Arbitrage trading and pricing of Municipal bond index futures

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Texas Tech University

The Chicago Board of Trade began trading a futures contract based on The Bond Buyer Municipal Bond Index in June, 1985. Prior to the introduction of this futures contract investors wishing to protect the value of their municipal bond portfolio by hedging were forced to accept the added basis risk of a cross hedge with either Treasury Bill or Bond futures. How useful a futures contract is in transferring risk is dependent on how well the futures price tracks the spot or cash price. How well that is done is dependent upon how quickly and accurately arbitrage can be effected. The forty-bond portfolio underlying the index is revised twice monthly by The Bond Buyer staff. This study addresses the question of the accuracy of arbitrage pricing with the Municipal Bond Index futures contract due to the revision process. It develops pricing models for the upper and lower limits of a no-arbitrage price range within which the futures price may fluctuate without arbitrage being possible.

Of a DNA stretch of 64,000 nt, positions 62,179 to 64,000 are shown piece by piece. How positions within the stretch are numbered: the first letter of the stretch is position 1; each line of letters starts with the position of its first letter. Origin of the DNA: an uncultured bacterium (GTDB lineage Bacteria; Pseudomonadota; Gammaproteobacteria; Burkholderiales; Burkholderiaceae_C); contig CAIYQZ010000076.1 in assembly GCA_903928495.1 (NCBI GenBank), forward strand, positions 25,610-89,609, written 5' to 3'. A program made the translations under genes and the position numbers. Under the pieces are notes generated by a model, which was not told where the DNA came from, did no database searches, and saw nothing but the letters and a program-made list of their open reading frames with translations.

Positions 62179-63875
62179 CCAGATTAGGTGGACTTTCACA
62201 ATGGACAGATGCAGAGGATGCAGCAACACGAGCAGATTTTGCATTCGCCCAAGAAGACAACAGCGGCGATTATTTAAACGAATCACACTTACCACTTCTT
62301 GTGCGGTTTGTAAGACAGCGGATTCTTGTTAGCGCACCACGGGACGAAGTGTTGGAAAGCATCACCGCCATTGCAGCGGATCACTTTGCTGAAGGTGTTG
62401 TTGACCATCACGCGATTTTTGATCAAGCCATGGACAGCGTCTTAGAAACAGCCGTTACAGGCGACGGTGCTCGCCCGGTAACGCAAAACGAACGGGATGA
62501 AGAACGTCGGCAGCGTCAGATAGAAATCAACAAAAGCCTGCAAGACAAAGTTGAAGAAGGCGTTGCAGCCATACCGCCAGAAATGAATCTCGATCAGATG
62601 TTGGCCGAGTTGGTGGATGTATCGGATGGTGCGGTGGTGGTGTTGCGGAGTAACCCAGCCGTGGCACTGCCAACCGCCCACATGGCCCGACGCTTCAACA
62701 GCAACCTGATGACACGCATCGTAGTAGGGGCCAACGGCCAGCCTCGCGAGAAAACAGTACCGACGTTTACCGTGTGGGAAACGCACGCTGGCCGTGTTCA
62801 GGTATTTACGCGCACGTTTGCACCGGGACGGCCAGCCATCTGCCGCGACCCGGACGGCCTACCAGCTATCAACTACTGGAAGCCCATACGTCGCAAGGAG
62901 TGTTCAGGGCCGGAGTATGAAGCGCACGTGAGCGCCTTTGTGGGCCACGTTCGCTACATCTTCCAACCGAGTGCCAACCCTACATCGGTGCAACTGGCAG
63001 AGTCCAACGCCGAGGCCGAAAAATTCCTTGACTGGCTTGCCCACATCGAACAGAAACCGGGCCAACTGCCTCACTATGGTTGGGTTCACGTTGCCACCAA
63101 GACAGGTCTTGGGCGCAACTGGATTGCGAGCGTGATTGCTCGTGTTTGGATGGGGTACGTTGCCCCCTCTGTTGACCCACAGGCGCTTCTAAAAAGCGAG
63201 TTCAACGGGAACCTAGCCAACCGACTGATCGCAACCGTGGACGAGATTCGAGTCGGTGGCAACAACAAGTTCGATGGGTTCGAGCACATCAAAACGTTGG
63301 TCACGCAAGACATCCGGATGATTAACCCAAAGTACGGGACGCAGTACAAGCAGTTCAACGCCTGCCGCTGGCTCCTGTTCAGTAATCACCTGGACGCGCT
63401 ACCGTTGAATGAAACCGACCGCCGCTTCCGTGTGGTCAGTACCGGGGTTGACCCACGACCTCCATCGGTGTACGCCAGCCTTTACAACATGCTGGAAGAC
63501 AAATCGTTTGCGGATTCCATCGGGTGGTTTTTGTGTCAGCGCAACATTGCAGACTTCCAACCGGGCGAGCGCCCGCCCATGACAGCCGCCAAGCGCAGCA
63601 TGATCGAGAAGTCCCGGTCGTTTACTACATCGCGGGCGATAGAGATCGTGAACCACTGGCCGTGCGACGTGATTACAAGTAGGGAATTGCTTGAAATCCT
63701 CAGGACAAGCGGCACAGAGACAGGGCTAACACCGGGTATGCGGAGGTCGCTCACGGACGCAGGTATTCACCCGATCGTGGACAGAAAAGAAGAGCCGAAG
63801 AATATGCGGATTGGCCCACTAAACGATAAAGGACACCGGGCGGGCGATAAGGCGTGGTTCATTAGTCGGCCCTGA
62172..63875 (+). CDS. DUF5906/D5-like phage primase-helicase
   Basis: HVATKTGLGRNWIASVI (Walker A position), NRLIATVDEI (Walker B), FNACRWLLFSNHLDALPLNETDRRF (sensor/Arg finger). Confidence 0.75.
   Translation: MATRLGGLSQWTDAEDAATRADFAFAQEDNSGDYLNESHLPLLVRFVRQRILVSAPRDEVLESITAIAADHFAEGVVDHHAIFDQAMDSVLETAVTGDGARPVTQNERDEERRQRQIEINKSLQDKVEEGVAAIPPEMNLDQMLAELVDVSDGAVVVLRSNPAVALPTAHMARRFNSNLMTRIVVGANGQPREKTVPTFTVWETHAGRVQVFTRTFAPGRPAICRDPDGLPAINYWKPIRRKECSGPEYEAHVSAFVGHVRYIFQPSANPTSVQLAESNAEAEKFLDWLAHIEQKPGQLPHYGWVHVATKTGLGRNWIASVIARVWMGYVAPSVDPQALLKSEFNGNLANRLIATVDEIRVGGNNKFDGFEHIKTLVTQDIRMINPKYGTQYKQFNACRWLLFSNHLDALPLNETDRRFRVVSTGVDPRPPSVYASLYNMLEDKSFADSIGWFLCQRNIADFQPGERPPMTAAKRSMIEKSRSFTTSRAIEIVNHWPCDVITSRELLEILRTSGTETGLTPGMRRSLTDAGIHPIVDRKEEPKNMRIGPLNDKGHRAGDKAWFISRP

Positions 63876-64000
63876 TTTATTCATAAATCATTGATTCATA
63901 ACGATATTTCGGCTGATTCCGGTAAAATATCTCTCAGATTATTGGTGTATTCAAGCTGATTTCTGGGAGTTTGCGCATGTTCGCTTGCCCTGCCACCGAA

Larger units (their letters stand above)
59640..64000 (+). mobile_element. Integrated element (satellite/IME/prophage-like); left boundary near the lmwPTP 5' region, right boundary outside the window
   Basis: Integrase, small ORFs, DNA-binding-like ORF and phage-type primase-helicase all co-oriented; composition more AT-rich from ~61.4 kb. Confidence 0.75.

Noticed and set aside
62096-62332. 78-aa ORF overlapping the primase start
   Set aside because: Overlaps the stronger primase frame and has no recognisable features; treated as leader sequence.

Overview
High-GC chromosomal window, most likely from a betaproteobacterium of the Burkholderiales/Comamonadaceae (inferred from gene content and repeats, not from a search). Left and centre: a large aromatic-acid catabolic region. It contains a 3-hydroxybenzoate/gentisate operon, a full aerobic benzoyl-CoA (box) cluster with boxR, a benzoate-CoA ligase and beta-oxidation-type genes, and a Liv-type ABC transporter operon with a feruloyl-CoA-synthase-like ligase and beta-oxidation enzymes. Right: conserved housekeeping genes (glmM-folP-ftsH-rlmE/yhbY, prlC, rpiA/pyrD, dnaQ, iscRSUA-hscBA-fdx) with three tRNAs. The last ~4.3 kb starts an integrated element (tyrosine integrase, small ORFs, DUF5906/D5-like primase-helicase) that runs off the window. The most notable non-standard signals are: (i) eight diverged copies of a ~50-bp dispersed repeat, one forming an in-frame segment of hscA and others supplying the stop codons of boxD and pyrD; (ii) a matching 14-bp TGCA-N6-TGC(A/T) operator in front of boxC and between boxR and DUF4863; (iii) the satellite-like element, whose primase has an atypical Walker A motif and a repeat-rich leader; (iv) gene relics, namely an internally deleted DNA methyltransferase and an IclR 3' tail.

Data from the first two years of trading the Municipal Bond Index futures contract are used for the empirical analyses. Mean difference t-tests are used to examine the difference in the actual futures contract prices and the theoretical prices calculated by a formula based on the unique Municipal Bond Index futures contract specifications and cost-of-carry futures pricing theory. An added element enters into the study because the U.S. Congress was debating the retroactive removal of the tax-exempt status on municipal bonds during 1986. The uncertainty surrounding the tax treatment of municipal bonds is suspected of affecting the pricing of the bonds and consequently the pricing relationship between the Municipal Bond Index futures contract and the underlying portfolio of municipal bonds. Regression analysis techniques are used to show that the pricing relationship between the futures contract and the bond portfolio is significantly different during the time of the Congressional debate when compared to other time periods. Using a model which accommodates for the effect of the Congressional debate and adjusting for serial correlation in the data with the Yule-Walker technique, the study finds no evidence that the revision process has a significant impact on the pricing of the Municipal Bond Index futures contract.

Municipal bonds -- United States, Futures market -- United States, Bond Buyer (Firm), Arbitrage